New Karlovy Vary programme showcases European film school talent.

Future Frames

At this year’s Karlovy Vary Film Festival, European Film Promotion – the body behind Shooting Stars at Berlin and Producers On The Move in Cannes – presented Future Frames – Ten New Filmmakers To Follow.

Future Frames showcases the work of directors from film schools from across Europe while also giving the filmmakers the chance to meet with industry.

“We realized that young people who study at film schools and do their diploma films all of a sudden enter the real world of filmmaking and the film industry and most of them are not really prepared,” explained Renate Rose, the managing director of EFP, speaking to Screen at the Future Frames press event.

“My feeling is that the film schools don’t really prepare people for this situation and we thought it was worth it to show the films of these talented people, bring them in contact with the press, explain how festivals work and get them acquainted with the film industry. It’s the first time that we’ve done it here and I’m quite impressed, they are quite happy about it and have a lot of meetings and talks here.”

Rose elaborated on why she thought Karlovy Vary the perfect place to hold the programme.

“It has been developed very closely together with the Karlovy Vary Film Festival. They were very interested to get the film schools here. They also have the young people here and they are a real audience festival. I think it’s a good experience for filmmakers to be here.”

One of those filmmakers is Patrick Vollrath, a student of Film Academy Vienna. His tense 30 minute short Everything Will Be OK has already garnered an impressive reputation after receiving its international premiere at the Critics Week in Cannes.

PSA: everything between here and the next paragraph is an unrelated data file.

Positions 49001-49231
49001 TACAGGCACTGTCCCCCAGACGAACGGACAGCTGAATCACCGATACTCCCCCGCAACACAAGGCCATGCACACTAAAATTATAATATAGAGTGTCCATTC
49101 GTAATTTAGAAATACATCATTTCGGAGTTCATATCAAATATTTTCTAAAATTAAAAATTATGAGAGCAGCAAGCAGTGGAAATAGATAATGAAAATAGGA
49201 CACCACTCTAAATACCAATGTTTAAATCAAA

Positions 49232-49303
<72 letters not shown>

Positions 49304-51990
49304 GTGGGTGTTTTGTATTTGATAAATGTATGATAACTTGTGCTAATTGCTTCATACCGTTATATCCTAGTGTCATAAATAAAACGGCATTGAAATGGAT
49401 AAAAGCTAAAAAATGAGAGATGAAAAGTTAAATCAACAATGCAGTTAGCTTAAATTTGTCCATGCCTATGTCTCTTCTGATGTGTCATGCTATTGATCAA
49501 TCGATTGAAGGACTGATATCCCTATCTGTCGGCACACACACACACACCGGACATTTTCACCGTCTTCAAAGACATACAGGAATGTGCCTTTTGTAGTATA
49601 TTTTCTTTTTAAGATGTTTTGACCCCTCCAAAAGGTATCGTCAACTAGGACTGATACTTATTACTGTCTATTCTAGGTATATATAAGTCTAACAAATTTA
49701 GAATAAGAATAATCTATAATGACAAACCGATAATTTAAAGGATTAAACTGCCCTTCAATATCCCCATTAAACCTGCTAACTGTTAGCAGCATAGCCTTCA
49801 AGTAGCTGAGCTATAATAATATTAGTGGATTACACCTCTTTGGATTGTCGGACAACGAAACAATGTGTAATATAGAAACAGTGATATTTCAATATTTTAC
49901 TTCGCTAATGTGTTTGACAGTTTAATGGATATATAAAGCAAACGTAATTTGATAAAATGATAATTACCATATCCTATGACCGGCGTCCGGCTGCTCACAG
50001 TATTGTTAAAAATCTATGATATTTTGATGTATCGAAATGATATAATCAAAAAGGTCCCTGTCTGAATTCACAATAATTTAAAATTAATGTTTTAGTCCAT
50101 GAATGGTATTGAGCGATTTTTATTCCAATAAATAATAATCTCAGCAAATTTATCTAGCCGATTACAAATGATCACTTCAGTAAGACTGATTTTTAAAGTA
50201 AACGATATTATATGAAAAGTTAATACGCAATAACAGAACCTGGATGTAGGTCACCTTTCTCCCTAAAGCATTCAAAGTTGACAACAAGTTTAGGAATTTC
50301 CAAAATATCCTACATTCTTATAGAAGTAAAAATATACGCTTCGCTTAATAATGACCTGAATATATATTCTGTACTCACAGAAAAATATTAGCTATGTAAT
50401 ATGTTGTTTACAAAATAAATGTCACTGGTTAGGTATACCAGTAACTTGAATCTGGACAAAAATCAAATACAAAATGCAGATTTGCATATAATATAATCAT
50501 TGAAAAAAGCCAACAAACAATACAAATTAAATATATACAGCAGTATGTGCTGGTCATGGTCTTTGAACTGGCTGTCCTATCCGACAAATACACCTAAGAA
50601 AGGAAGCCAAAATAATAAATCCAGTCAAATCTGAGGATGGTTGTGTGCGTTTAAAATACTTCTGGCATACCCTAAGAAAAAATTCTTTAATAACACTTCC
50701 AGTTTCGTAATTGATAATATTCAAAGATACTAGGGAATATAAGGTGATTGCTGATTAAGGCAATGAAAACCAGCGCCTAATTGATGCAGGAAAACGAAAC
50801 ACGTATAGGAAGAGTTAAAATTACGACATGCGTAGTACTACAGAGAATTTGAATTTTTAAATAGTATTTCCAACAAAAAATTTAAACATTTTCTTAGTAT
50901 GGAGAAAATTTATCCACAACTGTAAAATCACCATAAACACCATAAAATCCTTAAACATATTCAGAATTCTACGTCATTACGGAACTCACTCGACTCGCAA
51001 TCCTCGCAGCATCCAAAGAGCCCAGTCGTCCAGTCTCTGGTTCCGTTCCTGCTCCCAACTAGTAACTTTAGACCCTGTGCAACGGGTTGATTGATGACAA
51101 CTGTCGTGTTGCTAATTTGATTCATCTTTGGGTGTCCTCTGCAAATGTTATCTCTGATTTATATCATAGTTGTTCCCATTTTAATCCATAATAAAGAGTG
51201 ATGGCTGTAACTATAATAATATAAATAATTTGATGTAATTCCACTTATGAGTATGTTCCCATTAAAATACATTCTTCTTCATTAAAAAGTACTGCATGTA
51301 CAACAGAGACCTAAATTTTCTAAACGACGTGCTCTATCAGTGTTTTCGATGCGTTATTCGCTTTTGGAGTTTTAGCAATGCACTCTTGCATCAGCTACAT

Speaking to Screen, Vollrath explained just how unprepared he was for the reaction to the film

“I was totally surprised. When I had the first rough cut it was like ‘Can it work?’ I showed it first to my professor – who is Michael Haneke – and I was watching him thinking ‘Does he hate it? Does he love it?’ Afterwards he was pretty impressed and he encouraged me and told me it might be for festivals. I never thought it would go to Cannes. I sent it to Cinefondation and Semaine De La Critique and I had to withdraw it from other festivals as I never imagined it would get there.”

For Vollrath, Future Frames is a important stepping stone.

“This my first time at ‘A-festivals’ this year,” he said. “I also wanted to go to huge festivals when I had something to show. I think for the future it’s very good to have been at Future Frames. I don’t feel it right now but in a year or two, I think people will be more interested when you have it on your CV, when it comes to big decisions and financing and the like because you have something to show.

“I’m currently writing two features at the same time, I’ve been talking to two producers who I’ve been writing treatments for,” he continued. “Now I want to play with the big boys. I learned a lot and I failed sometimes but got back up again and now it’s the moment to do the next step. It’s the time and I want to take the chance with what I am being offered.”

Rose is also thinking about the next step for Future Frames.

“I think we would love to have a masterclass with a kind of ‘godfather’ – a very well-known director. We also need to think about how to involve the film schools more. Maybe we’ll also try to bring the Future Frames participants together with the producers and the actors that we have been working with as we’ve created a real family of different filmmaking people. We’ll wrap up this year and evaluate. But no matter what happens, it will continue.”

More information and the full list of the participants and their film schools is available here.